5 Helpful Tips for Great Back to School Sandwich Making

sandwich making tips

The Sandwich has a very special place in many people’s hearts. Each of us has a particular favourite – a combination that is exclusive to their tastes and style. Maybe it is a hot sandwich served on a classic French roll or a fresh deli sliced turkey on your favourite multigrain sliced bread. With back to school right around the corner, here are 5 helpful tips to make sure you get your quick snack or lunchtime meal just right.

1. Spread Out

Sandwich spreads add flavor but also perform the essential task of lending moisture and sometimes creaminess to sandwiches. Mustard and mayo are the familiar standbys, but don’t stop there. It’s well worth experimenting with the following:

  • Vinaigrettes,
  • Pestos,
  • BBQ sauces,
  • Chutneys, and
  • Salsas

2. Use the Right Bread

Choose bread appropriate to the sandwich you’re making. Pair moist fillings with soft, fluffy breads and you’ve got a recipe for a sponge, not a sandwich. As a general rule, the moister the filling the drier and denser the bread should be. A good, thick crust helps, too. Swap in large flour tortillas, if you like, for moist fillings. They keep ingredients in check and maintain their integrity much better than many types of bread.

3. Choose To-Go Toppings

We love lettuce and tomato in sandwiches. They lend moisture, crunch and freshness and provide a wonderful foil for heavy, rich ingredients. They are, however, almost entirely water, and thus over extended periods are prone to wilting and, worse, making bread soggy. Luckily there are plenty of vegetables that offer all the benefits of lettuce and tomato without the drawbacks. In place of sliced tomatoes, for instance, give roasted peppers a try. (It helps if you first blot the peppers dry with a paper towel). Instead of lettuce, experiment with other vegetables like:

  • Sliced fennel,
  • Spinach,
  • Shredded cabbage, or
  • Cucumber.

4. Stave Off Sogginess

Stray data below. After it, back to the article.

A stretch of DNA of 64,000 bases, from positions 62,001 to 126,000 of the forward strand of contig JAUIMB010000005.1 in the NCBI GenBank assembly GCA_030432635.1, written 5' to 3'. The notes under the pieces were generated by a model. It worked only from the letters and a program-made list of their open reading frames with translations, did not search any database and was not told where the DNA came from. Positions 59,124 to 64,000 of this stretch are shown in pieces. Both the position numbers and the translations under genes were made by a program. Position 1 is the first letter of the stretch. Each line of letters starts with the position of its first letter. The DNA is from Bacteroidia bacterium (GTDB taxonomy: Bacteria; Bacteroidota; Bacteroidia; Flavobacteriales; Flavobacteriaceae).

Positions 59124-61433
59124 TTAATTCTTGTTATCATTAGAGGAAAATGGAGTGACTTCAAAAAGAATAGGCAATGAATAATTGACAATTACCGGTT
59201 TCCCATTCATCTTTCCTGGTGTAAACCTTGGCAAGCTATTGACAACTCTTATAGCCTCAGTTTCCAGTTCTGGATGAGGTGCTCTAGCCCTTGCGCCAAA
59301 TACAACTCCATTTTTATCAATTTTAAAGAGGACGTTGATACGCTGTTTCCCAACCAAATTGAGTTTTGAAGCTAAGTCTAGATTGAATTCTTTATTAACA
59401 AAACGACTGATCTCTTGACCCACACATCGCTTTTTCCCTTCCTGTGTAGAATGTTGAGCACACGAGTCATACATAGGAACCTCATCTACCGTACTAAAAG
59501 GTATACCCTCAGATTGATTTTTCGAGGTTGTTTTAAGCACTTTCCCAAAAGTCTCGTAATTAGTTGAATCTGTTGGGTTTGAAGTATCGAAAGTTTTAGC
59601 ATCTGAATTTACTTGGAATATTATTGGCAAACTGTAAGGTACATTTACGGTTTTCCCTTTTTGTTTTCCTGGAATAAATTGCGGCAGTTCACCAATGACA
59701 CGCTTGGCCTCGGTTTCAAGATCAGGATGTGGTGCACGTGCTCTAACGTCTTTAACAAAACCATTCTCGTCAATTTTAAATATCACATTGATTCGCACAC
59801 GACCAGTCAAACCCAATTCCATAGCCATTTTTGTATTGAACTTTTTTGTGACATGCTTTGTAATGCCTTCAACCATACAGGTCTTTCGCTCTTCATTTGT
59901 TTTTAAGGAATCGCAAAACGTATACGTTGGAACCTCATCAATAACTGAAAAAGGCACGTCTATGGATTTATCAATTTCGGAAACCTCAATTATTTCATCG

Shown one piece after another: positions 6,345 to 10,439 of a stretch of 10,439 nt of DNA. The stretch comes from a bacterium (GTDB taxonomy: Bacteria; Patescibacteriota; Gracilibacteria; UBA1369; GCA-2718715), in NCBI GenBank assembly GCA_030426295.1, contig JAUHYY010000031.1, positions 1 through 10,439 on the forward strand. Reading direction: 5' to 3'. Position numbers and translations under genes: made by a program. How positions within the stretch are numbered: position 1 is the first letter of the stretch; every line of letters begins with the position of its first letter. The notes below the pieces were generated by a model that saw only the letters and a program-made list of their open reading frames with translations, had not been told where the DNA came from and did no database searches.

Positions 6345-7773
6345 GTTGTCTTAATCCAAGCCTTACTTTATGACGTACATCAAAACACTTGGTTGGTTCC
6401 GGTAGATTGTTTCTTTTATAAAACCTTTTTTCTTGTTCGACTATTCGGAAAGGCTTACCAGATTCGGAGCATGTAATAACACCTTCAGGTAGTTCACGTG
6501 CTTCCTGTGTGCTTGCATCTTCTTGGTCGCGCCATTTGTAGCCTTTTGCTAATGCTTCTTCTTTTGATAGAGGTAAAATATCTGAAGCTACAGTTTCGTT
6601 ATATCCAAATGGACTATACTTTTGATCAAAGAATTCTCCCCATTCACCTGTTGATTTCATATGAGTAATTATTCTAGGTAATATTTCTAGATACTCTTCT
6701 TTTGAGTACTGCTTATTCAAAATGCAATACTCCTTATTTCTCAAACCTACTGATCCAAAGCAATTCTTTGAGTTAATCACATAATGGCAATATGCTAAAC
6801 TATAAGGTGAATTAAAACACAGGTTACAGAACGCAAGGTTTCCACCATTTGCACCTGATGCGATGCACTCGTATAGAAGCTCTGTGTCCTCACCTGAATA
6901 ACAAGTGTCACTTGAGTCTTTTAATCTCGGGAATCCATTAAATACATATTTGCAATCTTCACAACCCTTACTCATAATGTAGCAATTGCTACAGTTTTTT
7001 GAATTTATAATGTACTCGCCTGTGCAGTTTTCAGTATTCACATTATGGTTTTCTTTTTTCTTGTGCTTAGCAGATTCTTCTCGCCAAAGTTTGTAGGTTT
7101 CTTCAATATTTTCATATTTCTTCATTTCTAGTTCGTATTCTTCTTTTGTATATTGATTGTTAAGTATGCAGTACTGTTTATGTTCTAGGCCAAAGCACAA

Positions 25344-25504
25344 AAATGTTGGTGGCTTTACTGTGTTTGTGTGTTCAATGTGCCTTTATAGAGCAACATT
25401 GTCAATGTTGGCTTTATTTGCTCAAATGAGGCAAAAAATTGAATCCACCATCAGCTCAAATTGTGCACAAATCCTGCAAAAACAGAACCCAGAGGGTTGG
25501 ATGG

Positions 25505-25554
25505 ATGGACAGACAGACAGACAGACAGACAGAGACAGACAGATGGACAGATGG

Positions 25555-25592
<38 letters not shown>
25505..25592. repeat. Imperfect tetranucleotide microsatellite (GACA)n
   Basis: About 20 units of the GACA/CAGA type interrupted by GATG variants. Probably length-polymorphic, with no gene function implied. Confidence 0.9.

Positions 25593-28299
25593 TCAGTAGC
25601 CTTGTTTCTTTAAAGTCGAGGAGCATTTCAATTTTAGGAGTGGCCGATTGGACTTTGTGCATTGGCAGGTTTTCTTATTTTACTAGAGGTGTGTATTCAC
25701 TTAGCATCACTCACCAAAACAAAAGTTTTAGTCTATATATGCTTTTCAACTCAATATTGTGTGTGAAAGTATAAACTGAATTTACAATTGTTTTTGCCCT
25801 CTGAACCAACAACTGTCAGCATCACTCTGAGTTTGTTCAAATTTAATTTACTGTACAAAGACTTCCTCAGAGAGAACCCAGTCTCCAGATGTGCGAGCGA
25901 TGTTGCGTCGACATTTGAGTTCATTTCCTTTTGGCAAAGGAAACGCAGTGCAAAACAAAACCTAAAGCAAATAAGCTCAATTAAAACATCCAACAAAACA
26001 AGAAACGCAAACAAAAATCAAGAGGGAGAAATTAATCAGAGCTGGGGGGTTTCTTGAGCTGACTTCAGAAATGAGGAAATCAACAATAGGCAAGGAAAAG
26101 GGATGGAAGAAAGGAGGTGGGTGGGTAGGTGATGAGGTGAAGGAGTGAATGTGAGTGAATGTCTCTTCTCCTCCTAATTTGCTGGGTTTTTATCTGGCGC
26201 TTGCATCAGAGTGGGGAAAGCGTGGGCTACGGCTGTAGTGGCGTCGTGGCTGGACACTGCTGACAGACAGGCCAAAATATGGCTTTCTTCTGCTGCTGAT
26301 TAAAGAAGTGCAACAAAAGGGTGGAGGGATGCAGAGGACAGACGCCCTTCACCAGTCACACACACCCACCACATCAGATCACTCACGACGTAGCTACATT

Spread mayo, butter or cream cheese all the way to the edges of each slice of bread to create a seal against wet sandwich fillings. Also, try packing high moisture ingredients, like tomatoes, pickles, and cucumbers, separately. Just add them to the sandwich when you’re ready to eat. Toasting the bread can help, too.

5. Take the Edge Off Onions

Onions can give sandwiches a welcome bite but often must be tamed a bit to be enjoyed raw. There are two effective ways to take some of the edge off sliced onions: Either soak thinly sliced onions in ice water for 20 minutes or so. Then drain and blot dry. (This method adds crispness.) Or toss sliced onions with a generous sprinkling of kosher salt. Wait a few minutes. Rub salt into the onions, rinse, drain.

I learned the history of the sandwich from a Sesame Street interlude. Food historians generally attribute the creation of the sandwich to John Montagu, 4th Earl of Sandwich. This Englishman was said to have been fond of gambling. As the story goes, in 1762, during a 24-hour gambling streak he instructed a cook to prepare his food in such a way that it would not interfere with his game. The cook presented him with sliced meat between two pieces of toast. Perfect! This meal required no utensils and could be eaten with one hand, leaving the other free to continue the game. Who knew?!

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Happy Sandwich Making!


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